By Hal Tiffany, Hip-Hop Editor
Blackalicious “Chemical Calisthenics”
Blazing Arrow, the newest release from San Francisco hip-hop duo Blackalicious, is going to be on everyone’s Top 5 Albums of 2002 list, guaranteed. And while there are other tracks on the album that are more musical (and arguably better) than “Chemical Calisthenics”, this track stands out simply because of the pure acrobatic rhyme skill employed by head MC Gift of Gab, as well as the group’s unique timing, musical sounds, and clever scientific references.
Source of Labor “Wetlands”
I officially take back what I’ve been saying about perennially underrepresented Seattle and its flat hip hop scene. Source is the first Sea-Town group worthy of reppin’ the city on a larger scale since the Incredicrew (the best crew to never come out of Seattle, these guys were unfairly slept-on in the big goofy shadow of the 1980’s Sir Mix A Lot craze). You would never guess anyone could pull off the unlikely phrase, “Pacific Northwest, yes y’all we rock fresh” without sounding like a cheesy news magazine introduction. But on “Wetlands”, Source of Labor makes it work. Props to my hometown boys.
Anti-Pop Consortium “Dead in Motion”
“Dead in Motion” draws you deeper into the layers of its dark sound with every hectic and distorted verse. Imagine Organized Konfusion meets the Analog Brothers. As their name suggests, they are against all that is pop and definitely go to great lengths to craft a sound that lives up to this mantra. Unfortunately, while this track is innovative and skilled, the rest of it sounds like E. Blaize (Anti-Pop’s producer) just got a new Moog and was still fascinated with holding down one key for whole measures at a time.
Demigodz “The Gods Must be Crazy”
Samples of stringed instruments typically only induce yawns, but on “The Gods Must be Crazy” the Demigodz’ cinematic string stabs create a car-chase urgency that fits perfectly with their ultra-violent sucka MC slayings. And if you’re one of those suckas, Apathy and Celph Titled are about the last two cats you want to step to. So in case you’ve forgot, the Demigodz let you know on this track that NYC is still the home of the lyrical beat down, Biotch.
Princess Superstar “Bad Babysitter”
Princess Superstar should worry mothers more than any satanic metal band ever did. Why? Because her outrageous naughtiness is sure to make young girls want to be like her and old men want to be with her. Workaholic Kool Keith lends production to this risky, white-girl-gone-bad project. And leave it to Keith to pull it off with a fun concept and a lot more skill than you might expect from a trashy half-Jewish white chick named “Princess.”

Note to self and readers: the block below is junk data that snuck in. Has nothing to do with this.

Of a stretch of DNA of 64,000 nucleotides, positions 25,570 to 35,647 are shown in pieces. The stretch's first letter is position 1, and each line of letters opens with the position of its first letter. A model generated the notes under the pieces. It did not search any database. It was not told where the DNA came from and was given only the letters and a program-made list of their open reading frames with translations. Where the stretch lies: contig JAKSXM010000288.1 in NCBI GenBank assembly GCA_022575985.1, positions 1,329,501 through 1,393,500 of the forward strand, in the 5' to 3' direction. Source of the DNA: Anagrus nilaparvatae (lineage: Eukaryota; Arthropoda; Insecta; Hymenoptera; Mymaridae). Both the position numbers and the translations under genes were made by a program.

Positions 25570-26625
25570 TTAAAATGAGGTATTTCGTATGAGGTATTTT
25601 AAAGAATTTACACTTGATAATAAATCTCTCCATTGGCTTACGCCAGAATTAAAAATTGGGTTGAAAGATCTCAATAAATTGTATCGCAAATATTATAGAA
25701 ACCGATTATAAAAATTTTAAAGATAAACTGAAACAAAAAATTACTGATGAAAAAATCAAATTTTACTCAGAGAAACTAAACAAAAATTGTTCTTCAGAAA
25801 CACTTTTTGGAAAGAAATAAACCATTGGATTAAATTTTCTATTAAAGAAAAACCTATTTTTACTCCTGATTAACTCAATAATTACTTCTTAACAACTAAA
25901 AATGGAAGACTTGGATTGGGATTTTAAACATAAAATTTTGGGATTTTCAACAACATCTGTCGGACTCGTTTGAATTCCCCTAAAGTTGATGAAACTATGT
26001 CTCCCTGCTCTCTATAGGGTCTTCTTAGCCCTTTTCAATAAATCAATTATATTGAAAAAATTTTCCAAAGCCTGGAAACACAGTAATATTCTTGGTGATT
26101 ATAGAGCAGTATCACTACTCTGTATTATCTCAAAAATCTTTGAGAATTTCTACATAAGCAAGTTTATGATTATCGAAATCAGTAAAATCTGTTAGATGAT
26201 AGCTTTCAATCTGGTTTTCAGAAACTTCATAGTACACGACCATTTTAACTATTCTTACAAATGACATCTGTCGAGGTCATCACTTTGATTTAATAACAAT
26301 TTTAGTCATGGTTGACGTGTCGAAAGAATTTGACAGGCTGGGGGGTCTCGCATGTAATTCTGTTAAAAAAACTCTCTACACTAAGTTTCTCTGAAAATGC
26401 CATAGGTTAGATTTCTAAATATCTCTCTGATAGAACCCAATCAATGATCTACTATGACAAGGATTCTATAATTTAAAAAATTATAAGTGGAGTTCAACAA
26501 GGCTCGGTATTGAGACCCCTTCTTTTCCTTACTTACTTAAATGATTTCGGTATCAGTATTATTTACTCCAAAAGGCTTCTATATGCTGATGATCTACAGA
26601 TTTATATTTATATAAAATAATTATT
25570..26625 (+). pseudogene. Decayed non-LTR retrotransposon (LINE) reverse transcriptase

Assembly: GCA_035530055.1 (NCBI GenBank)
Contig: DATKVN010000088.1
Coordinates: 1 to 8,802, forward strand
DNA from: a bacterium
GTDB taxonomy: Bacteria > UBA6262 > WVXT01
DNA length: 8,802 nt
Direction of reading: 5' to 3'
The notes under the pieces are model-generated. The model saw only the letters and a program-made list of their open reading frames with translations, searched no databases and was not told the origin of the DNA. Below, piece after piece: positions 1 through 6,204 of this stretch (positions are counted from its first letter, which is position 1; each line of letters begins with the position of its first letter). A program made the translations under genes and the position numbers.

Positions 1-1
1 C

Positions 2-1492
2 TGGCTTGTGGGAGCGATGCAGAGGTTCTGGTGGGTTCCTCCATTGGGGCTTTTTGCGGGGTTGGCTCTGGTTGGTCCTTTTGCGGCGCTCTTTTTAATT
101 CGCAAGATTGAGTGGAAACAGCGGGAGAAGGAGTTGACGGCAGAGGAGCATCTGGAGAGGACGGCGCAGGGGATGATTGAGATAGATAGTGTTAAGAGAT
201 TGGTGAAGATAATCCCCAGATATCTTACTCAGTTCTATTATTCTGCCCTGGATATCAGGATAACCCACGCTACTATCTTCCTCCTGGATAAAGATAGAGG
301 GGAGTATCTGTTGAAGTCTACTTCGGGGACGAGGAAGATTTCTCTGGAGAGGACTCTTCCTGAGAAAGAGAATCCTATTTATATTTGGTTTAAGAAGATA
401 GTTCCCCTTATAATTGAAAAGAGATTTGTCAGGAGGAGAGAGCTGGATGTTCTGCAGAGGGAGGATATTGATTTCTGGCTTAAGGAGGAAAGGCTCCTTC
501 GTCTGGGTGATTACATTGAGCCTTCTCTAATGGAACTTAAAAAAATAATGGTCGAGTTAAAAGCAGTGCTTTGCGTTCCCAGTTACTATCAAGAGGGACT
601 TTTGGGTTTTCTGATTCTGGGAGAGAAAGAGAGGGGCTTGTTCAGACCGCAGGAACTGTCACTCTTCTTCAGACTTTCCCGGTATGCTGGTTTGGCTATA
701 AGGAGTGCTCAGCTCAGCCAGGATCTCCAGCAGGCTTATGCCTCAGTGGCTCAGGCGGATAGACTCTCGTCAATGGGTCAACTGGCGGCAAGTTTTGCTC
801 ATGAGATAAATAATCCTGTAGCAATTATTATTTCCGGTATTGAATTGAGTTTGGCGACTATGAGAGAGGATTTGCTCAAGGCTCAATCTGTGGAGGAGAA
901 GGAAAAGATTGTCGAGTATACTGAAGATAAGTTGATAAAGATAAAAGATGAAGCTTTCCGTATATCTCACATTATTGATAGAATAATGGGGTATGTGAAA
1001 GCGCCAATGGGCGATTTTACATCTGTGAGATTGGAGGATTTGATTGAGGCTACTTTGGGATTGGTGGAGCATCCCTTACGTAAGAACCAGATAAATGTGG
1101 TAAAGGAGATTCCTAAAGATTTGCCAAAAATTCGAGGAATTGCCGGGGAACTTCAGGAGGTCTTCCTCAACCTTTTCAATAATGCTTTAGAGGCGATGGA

Blacksheep “Red Light Green Light”
Don’t call it a comeback; Well, on second thought, DO call it a comeback, as no one’s heard much from Blacksheep in years. Thankfully, “Red Light Green Light” is a whole lot better than other recent comeback attempts (see KRS One, Run DMC). And though it will probably never live up to the brilliance of “Strobelight Honey” or “The Choice is Yours”, Drez successfully brings back his classically energetic rhyming style that feels like a chanting chorus and/or breakdown all the way through the song.
Petey Pablo “I”
Whether you consider Timbaland to be a versatile producer/hit-maker or a pop pandering style chameleon, you can’t deny the draw of his crisp and profitable products. This time, he’s sniffed out the money down south and found North Carolina’s talented and gritty Petey Pablo. Although much of Petey’s new album sounds suspiciously like Outkast, “I” is definitely good enough to satisfy my Atlien jones between albums.
Boom is as trendy a metalrap track as they come, but I’m through with being a hater. Join me in letting go of your anger and jealousy and you’ll see it’s a lot more fun than being a brooding, misunderstood snob. Scoff if you will, but “Boom” makes me want to jump on top of a wobbly table and throw empty beer bottles more than any other song out lately. Bonus points for the Ping Pong video — lets hear it for indoor sports!
Old School Pick of the Month:
T La Rock and Mantronix “Bass Machine”
“Bass Machine” is the best argument for why the Roland TR-808 was, and still is, the best drum machine of all time. Mantronix was by far the best drum programmer of his time as well, and of his many collaborators, T La Rock had the best overall rhyme skills and biggest pedigree thanks to the classic anthem “Yours”. Unfortunately, T La Rock never regained much success after the Mantronix “break-up”; like many mad geniuses, Mantronix was reportedly moody and hard to work with.